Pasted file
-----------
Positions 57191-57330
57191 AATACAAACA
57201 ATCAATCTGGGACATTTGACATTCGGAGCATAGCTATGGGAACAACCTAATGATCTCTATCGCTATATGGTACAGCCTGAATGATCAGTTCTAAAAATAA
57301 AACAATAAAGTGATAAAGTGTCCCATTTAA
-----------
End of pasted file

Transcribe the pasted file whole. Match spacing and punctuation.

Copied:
Positions 57191-57330
57191 AATACAAACA
57201 ATCAATCTGGGACATTTGACATTCGGAGCATAGCTATGGGAACAACCTAATGATCTCTATCGCTATATGGTACAGCCTGAATGATCAGTTCTAAAAATAA
57301 AACAATAAAGTGATAAAGTGTCCCATTTAA